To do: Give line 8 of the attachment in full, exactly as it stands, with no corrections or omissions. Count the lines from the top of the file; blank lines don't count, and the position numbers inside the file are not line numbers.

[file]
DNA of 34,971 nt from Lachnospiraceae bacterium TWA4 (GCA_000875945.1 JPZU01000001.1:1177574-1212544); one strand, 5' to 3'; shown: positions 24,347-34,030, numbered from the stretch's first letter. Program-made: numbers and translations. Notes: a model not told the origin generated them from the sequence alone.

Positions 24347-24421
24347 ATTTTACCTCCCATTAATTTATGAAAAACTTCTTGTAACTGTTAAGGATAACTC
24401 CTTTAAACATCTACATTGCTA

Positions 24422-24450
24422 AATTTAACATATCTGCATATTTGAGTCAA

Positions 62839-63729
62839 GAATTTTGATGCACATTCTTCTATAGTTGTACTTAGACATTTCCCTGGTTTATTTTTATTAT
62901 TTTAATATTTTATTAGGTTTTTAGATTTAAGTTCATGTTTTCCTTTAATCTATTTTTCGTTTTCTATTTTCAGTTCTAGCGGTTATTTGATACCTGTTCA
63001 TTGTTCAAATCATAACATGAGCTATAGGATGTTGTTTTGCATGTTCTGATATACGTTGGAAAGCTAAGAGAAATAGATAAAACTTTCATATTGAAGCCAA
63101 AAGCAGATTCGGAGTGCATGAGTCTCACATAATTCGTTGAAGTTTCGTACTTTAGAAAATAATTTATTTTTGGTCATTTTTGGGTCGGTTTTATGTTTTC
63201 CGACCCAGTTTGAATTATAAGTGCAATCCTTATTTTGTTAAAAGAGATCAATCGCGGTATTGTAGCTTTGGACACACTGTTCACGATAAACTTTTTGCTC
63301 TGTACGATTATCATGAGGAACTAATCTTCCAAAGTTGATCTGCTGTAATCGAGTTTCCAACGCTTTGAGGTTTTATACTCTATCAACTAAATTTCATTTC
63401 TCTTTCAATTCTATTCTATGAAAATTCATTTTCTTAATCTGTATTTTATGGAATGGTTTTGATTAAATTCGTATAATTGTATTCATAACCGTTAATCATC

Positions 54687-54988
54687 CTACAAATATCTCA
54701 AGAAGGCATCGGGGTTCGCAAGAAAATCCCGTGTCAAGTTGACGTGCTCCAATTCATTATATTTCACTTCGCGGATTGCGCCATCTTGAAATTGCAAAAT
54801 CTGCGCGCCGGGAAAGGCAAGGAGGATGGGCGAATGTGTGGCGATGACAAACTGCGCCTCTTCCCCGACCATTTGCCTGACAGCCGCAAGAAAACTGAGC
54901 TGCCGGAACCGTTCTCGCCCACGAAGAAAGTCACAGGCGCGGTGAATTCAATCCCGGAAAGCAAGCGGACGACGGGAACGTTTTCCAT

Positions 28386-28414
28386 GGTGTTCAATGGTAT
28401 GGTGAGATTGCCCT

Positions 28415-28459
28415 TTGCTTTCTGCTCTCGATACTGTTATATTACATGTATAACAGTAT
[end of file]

62839 GAATTTTGATGCACATTCTTCTATAGTTGTACTTAGACATTTCCCTGGTTTATTTTTATTAT